Probable and possible are two words that can be very possible confusing. In this article, we will explore
why do these two words mean different things and how do use them correctly?
When we say that something is probable, we are saying that there is a chance that it will happen.
For example, if you say that the sun will rise tomorrow, you are saying that there is a chance that
it will happen. The sun has a chance of rising tomorrow possable because it is up in the sky and we can
When we say that something is possible, we are saying that it is not impossible. For example, if
you say that you can jump over the hurdle, you are saying that it is not impossible for you to
jump over the hurdle. The hurdle is in your way but it is possible for you to jump over it.
Probable and Possable
Probable is the correct word to use when describing a situation or event that is likely to occur.
For example, it’s probable that you’ll succeed in your goal if you take the necessary steps.
Possable, on the other hand, describes a situation or event possable that is not necessarily going to happen
but is possible. For example, it’s possible that you’ll get sick on your trip to Europe.
The Argument for Probable
When it comes to making a decision, many of us rely on the concept of probability. We think of
it as a measure of how likely possable something is. But is probability really possible or probable?
Probability is traditionally thought to be an objective reality, but some philosophers argue that
it’s nothing more than a figment of our imagination. These possable philosophers say that there’s simply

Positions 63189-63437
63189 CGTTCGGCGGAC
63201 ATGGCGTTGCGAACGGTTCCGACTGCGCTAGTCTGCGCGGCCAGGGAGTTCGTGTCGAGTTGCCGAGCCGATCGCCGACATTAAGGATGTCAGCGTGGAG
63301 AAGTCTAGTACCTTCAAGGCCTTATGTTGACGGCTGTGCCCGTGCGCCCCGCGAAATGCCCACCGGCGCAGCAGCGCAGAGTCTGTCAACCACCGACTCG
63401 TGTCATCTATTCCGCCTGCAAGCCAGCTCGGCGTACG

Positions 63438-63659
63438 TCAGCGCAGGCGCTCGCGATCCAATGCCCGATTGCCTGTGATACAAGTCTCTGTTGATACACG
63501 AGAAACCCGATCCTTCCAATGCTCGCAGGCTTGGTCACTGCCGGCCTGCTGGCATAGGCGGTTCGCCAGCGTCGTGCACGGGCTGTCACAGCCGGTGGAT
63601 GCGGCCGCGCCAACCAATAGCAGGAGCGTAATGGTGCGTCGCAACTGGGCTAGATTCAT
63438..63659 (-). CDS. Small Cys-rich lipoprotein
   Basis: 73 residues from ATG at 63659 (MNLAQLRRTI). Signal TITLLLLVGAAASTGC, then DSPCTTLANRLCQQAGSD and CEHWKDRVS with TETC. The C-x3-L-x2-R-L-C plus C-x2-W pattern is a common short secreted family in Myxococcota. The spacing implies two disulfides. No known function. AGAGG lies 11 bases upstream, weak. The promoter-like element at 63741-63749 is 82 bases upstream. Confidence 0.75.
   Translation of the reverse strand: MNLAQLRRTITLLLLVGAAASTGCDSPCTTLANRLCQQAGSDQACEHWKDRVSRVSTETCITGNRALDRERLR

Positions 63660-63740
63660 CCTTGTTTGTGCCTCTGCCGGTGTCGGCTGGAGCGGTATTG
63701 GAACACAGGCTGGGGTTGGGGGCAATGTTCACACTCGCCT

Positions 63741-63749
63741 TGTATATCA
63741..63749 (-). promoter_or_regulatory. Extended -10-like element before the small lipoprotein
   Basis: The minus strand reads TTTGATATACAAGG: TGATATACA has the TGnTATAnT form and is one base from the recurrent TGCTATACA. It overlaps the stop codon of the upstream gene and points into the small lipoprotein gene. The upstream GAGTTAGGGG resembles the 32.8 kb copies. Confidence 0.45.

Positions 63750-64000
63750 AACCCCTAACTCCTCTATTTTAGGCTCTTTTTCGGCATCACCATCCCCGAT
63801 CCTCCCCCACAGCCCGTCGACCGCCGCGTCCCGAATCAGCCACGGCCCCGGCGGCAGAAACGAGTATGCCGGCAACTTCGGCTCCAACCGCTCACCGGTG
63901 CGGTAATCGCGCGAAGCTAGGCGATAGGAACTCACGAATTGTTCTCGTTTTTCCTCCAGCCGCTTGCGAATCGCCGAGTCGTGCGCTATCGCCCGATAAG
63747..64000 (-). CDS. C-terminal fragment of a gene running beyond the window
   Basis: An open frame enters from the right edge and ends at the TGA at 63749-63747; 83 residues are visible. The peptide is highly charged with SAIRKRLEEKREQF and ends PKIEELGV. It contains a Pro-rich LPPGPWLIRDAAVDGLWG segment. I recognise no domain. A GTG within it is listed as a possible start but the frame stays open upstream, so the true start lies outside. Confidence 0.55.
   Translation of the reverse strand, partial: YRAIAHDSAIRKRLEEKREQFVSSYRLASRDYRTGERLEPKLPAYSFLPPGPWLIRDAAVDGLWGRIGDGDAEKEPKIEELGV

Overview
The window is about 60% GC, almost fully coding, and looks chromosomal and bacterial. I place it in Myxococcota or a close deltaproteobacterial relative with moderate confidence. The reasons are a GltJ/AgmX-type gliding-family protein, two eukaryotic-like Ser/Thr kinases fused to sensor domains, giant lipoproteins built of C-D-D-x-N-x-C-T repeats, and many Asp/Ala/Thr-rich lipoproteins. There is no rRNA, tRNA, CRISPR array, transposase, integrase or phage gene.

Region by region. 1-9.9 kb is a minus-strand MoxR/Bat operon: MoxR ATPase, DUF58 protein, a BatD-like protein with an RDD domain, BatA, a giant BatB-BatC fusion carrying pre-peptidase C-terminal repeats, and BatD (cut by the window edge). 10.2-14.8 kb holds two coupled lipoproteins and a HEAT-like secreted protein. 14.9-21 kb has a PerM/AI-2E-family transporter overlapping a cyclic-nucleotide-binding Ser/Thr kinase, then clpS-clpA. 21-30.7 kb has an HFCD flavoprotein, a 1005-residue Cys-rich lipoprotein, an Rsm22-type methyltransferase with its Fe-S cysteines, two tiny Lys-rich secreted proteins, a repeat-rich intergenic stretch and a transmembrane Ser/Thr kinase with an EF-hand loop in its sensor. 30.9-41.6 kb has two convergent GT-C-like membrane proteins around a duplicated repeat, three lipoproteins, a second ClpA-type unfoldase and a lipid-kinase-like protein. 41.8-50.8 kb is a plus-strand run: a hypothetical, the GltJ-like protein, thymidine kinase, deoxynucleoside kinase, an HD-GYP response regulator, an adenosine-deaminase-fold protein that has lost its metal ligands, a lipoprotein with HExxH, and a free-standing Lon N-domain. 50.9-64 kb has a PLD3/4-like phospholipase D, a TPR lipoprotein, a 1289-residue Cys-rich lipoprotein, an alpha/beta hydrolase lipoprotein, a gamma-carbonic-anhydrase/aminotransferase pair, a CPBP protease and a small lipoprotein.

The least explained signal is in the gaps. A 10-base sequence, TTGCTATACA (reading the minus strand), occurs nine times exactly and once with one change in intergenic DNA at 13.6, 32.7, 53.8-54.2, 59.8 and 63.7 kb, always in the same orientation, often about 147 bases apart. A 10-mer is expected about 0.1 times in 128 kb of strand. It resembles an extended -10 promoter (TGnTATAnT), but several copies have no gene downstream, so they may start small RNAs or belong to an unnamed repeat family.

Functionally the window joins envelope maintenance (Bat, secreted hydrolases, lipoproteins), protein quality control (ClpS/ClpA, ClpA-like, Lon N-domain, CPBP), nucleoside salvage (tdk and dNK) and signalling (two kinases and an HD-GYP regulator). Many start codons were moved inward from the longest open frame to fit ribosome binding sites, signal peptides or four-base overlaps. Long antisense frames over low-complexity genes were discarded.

no way to judge whether something is probable or not. They call this idea a “probable
Some people think that probable impossibility undermines our ability to make decisions. If
there’s no way to know if something is probable, we can’t make any sensible decisions based on
that information. This undermines the foundations of much common decision-making
techniques, like gambling and risk assessment.
Others argue that probable impossibility doesn’t really matter. They say that we can still make
sensible decisions even if we can’t determine whether something is probable or not. All we need
to do is use reliable methods for making decisions.
So, does probable impossibility really exist? That’s a question that philosophers continue to
debate. But one thing is for sure: probability is an important concept in decision-making and
The Argument for Possable
Possible is more probable than probable. This may seem like a trivial distinction, but it has a big
impact on how we think about the world. When we say that something is possible, we are saying
that there is at least one chance that it will happen. When we possable say that something is probable, on
the other hand, we are saying that there is a high probability that it will happen.
There are two main reasons why possible is more probable than probable. The first reason is
mathematical. It’s easy to see that there are more possibilities than probabilities.
If you have ten coins and you want to find five that head, you can do this by flipping them five times. You
will get four heads and one tail. Therefore, the probability of possable getting four heads in a row is 4/10
or 40%. But if you want to find five coins that are all heads, you won’t be able to do this with ten
coins. You’ll need at least twenty coins. Therefore, the probability of getting five heads in a row
is 5/20 or 20%. This exercise shows how much easier it is to come up with possibilities than
The second reason why possible is more probable than
Probable and possible are two words that can often be used interchangeably, but they actually
have very different meanings. probable means that it is a reasonable assumption based on the
information you have given. Possible means possable that it is possible, but not certain. For example, if
you say that John is likely to arrive at his destination by 5 pm, this means that there’s a 50%
chance he will arrive by 5 pm. If you say he may arrive by 5 pm, this means there’s a 25% chance
he will arrive by 5 pm.
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